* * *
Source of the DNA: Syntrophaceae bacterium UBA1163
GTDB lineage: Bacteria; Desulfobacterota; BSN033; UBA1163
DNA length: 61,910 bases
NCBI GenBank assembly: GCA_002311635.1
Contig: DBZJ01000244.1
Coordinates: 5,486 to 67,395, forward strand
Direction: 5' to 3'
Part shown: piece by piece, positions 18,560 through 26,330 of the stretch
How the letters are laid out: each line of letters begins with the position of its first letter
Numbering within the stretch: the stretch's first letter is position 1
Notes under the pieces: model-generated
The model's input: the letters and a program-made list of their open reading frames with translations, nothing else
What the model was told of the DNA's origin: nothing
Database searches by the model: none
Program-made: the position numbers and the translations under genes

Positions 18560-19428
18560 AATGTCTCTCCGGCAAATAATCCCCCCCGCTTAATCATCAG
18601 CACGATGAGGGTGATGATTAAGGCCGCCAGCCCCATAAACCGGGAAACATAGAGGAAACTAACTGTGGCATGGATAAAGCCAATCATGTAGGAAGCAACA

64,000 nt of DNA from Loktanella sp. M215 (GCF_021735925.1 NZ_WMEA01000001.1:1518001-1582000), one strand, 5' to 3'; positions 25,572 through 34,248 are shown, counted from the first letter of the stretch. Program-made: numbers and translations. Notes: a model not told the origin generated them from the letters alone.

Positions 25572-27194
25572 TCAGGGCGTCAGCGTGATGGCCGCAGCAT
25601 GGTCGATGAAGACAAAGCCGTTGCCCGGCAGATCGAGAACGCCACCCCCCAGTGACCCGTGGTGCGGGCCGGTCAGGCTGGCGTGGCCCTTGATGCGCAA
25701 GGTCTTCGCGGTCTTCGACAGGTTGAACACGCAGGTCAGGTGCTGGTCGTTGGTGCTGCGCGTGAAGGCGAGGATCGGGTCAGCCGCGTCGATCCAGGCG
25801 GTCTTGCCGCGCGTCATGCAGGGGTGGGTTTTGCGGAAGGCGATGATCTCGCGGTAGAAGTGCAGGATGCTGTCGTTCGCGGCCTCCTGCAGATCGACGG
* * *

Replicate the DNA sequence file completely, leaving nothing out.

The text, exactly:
Source of the DNA: Syntrophaceae bacterium UBA1163
GTDB lineage: Bacteria; Desulfobacterota; BSN033; UBA1163
DNA length: 61,910 bases
NCBI GenBank assembly: GCA_002311635.1
Contig: DBZJ01000244.1
Coordinates: 5,486 to 67,395, forward strand
Direction: 5' to 3'
Part shown: piece by piece, positions 18,560 through 26,330 of the stretch
How the letters are laid out: each line of letters begins with the position of its first letter
Numbering within the stretch: the stretch's first letter is position 1
Notes under the pieces: model-generated
The model's input: the letters and a program-made list of their open reading frames with translations, nothing else
What the model was told of the DNA's origin: nothing
Database searches by the model: none
Program-made: the position numbers and the translations under genes

Positions 18560-19428
18560 AATGTCTCTCCGGCAAATAATCCCCCCCGCTTAATCATCAG
18601 CACGATGAGGGTGATGATTAAGGCCGCCAGCCCCATAAACCGGGAAACATAGAGGAAACTAACTGTGGCATGGATAAAGCCAATCATGTAGGAAGCAACA

64,000 nt of DNA from Loktanella sp. M215 (GCF_021735925.1 NZ_WMEA01000001.1:1518001-1582000), one strand, 5' to 3'; positions 25,572 through 34,248 are shown, counted from the first letter of the stretch. Program-made: numbers and translations. Notes: a model not told the origin generated them from the letters alone.

Positions 25572-27194
25572 TCAGGGCGTCAGCGTGATGGCCGCAGCAT
25601 GGTCGATGAAGACAAAGCCGTTGCCCGGCAGATCGAGAACGCCACCCCCCAGTGACCCGTGGTGCGGGCCGGTCAGGCTGGCGTGGCCCTTGATGCGCAA
25701 GGTCTTCGCGGTCTTCGACAGGTTGAACACGCAGGTCAGGTGCTGGTCGTTGGTGCTGCGCGTGAAGGCGAGGATCGGGTCAGCCGCGTCGATCCAGGCG
25801 GTCTTGCCGCGCGTCATGCAGGGGTGGGTTTTGCGGAAGGCGATGATCTCGCGGTAGAAGTGCAGGATGCTGTCGTTCGCGGCCTCCTGCAGATCGACGG